Why Your Credit Affects Your Insurance Rates

 “I believe that sometimes you gotta wreck the truck to get the insurance money to make the truck payment.” – Larry the Cable Guy (Blue Collar Comedy Tour Rides Again)

All of us have applied for home or auto insurance at some point in our adult lives. I’m sure that the thought crossed most of our minds of: “Why did they have to check my credit reports to determine my insurance rates? They have nothing to do with each other.” The fact is that, statistically speaking, they have very much to do with each other.

How Your Credit Score Got Involved

In 2000, MetLife actuary James E. Monaghan published a study that matched 170,000 auto policies to the credit histories of the drivers. A correlation between negative marks on a credit report and higher loss ratio for insurers was discovered.

The study showed that drivers who had no collection accounts cost the insurers an average of 74.1 cents for each dollar paid in premiums. Drivers who had one collection account had 97.5 cents in claims per premium dollar billed. Those who had three or more collection accounts cost insurers about $1.19 per premium dollar billed to the driver. The University of Texas at Austin conducted a study and discovered a significant link between auto losses and credit scores.

The Texas Department of Insurance conducted an even larger study of 2 million auto and homeowners policies. That study also found a strong link between credit scores and insurance claims.

In 2001 the majority of U.S. auto insurers used credit information and credit-based insurance scoring to determine applicant’s eligibility. Homeowners’ insurance companies are following suit, according to a survey conducted by Conning & Co.

The practice of utilizing credit information to determine insurance eligibility has been lawful since the passing of the Fair Credit Reporting Act in 1970.

Fair Isaac’s Insurance Scoring Model

In 1970, because Fair Isaac has had nearly 2 decades experience in determining credit risk, it seems almost natural that the insurance industry would look to them for help in creating an insurance scoring model to weigh the insurance companies’ risk. Utilizing drivers credit reports, the following is a model of what they used to calculate their risk.

  • 40 percent based on payment history. The more you pay your bills on time, the better your payment history gets.
  • 30 percent based on credit utilization. This is based on the balances you owe on your revolving loans such as credit cards. It is usually recommended that you keep credit card balances paid down to around 30 percent of the available credit limit.
  • 15 percent based on types of new credit. This is determined by detecting if any new lines of credit have been open.
  • 10 percent based on length of credit history. The longer you have maintained a line of credit in good standing, the better it is for your credit score.
  • 5 percent based on credit mix. This is based on having different types of credit such as, credit cards (revolving loans) and car loans (installment loans).
    State Farm, Allstate, and Farmer’s also have their own custom insurance scores using formulas they, and not Fair Isaac, developed.

Consumers Do Have Rights

Consumers do have protections. The Fair Credit Reporting Act requires that insurers notify the applicant if information in their credit report has affected a policy decision. The insurance company should include the following information:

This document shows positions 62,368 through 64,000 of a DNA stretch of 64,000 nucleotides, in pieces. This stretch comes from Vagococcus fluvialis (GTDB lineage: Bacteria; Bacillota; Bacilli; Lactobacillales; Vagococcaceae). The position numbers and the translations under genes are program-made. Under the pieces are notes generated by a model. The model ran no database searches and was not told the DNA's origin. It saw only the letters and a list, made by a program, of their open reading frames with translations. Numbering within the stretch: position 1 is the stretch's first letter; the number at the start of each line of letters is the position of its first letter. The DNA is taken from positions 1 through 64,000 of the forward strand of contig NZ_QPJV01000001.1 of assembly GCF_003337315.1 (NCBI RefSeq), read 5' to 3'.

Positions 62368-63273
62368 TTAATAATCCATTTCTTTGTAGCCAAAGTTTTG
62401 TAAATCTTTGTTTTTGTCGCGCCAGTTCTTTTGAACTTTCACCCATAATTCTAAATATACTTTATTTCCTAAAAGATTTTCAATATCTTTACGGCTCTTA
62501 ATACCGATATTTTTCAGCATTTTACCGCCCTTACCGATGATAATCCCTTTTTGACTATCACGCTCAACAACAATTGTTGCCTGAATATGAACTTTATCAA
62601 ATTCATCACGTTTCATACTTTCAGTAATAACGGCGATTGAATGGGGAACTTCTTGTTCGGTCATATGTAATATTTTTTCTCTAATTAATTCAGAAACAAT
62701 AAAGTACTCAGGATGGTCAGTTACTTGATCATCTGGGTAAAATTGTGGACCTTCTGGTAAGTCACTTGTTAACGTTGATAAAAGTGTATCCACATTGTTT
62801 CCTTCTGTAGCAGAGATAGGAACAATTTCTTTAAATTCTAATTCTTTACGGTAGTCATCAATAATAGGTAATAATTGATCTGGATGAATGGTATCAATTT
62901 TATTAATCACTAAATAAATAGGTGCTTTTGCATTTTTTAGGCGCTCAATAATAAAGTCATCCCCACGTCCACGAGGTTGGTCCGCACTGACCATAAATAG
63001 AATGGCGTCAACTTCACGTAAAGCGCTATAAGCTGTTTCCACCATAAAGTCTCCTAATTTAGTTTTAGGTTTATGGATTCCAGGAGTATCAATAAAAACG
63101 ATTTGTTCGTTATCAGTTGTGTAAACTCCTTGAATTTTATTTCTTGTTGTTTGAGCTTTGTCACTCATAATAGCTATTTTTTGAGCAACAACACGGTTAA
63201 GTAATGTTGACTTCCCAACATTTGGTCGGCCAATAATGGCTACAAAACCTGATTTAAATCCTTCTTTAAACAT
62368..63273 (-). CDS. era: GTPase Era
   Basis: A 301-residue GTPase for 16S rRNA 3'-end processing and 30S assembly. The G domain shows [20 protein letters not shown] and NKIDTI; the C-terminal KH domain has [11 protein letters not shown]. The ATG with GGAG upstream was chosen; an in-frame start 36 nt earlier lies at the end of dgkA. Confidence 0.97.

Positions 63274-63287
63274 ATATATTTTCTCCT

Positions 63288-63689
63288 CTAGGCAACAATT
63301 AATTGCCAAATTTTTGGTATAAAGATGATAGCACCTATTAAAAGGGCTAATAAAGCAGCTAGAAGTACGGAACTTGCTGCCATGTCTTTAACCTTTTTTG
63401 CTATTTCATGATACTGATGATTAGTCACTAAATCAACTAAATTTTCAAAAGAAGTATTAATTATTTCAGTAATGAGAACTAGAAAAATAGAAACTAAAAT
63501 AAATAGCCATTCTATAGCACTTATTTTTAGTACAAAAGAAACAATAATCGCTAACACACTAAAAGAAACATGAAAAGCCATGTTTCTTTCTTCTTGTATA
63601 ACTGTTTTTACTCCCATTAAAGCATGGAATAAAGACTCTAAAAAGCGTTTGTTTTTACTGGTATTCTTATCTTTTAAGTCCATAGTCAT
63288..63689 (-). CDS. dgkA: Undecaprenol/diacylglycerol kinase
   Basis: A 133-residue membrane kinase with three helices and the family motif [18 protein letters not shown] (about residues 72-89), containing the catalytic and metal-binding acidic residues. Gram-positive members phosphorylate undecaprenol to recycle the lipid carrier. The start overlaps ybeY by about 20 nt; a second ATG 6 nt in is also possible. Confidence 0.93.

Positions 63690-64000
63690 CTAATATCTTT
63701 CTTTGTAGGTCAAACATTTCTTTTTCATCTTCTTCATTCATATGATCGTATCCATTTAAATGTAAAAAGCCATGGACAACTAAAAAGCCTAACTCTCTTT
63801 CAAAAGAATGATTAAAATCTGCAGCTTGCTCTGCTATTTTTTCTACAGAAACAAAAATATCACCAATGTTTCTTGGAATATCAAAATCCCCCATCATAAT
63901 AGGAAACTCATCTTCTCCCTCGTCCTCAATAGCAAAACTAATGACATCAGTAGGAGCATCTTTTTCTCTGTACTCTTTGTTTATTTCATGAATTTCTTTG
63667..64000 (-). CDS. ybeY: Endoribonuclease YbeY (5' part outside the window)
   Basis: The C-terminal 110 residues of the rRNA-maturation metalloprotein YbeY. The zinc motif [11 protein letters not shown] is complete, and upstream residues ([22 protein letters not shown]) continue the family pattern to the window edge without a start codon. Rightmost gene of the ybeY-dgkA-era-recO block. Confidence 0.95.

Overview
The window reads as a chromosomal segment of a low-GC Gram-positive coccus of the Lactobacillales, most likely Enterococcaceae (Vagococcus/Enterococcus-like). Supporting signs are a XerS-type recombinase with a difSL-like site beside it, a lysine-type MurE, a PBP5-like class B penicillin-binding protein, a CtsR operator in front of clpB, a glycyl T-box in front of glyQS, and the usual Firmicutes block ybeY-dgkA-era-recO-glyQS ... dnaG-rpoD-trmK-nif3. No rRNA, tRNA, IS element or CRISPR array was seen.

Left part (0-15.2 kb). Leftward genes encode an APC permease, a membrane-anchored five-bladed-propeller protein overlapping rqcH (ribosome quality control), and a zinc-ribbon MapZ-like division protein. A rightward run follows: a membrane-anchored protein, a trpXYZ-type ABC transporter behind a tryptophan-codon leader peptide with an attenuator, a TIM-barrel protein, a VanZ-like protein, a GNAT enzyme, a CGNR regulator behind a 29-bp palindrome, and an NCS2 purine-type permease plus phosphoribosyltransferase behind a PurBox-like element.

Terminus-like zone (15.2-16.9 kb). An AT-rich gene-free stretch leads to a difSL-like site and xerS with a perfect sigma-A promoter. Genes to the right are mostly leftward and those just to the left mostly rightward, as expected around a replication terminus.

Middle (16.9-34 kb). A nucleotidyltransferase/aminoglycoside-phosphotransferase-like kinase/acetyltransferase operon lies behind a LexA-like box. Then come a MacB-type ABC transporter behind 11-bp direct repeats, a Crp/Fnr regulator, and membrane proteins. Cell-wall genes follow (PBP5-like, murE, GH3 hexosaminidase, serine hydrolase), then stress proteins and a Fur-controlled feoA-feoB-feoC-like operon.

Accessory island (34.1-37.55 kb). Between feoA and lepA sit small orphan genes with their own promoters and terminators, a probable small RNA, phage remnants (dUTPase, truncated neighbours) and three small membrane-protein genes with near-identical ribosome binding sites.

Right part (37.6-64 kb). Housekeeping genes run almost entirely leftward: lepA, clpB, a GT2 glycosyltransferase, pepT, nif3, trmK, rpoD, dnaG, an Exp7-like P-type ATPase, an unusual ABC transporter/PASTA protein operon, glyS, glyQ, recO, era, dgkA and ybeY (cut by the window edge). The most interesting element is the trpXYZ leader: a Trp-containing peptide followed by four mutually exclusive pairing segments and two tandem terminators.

• The reasons for the insurer’s decision
  • The bureaus from which the credit information was obtained
  • Instruction on how the applicant can get a credit report


Insurers share their claims experience in a huge database called C.L.U.E., for Comprehensive Loss Underwriters Exchange. You as a consumer may access your free annual C.L.U.E. report because of your rights contained in the FACT (Fair And Accurate Credit Transactions) Act. Simply call 1-866-312-8076 for information on how to obtain your report.

How Can I Get The Best Deal?

The course of action that homeowner policyholders should follow is that of prevention along with silence.

Things you should be paying attention to:

    • Inspect your home regularly, checking your roof and foundation for standing water or leaks.
    • Fix any leaks immediately.
    • Be sure that the hoses on older washing machines and dishwashers are in good repair, and not cracking. Replace any hoses at the first sign of weakening.
    • Make sure your pipes are properly insulated to prevent cold weather from freezing the pipes.


If your home does incur water damage, regardless of having taken precautions, consider paying for the repairs yourself. You may want to consider not mentioning any water damage to your insurance company. You don’t want the stigma of “water damage” to be attached to your home, which could save you money in higher premiums down the line.

A Tip on Auto Insurance

Check the “Blue Book” value of any of your older cars. It is likely that if an older car is wrecked or damaged, the insurance company will only pay out the equivalent “Blue Book” value of the vehicle. For this reason, you may want to consider dropping collision and comprehensive insurance. Depending on the value of your older vehicle, you may be better off having your wrecked car towed to an automobile recycling center to have it weighed and to get the scrap value of your car in cash.

Credit and insurance have become a part of our everyday lives. Knowing more about how the process works, and why insurance companies do what they do, can make your search for the best rates a bit easier. Just remember, with a bit of planning and personal responsibility, you won’t have to “wreck the truck to get the insurance money to make the truck payment.”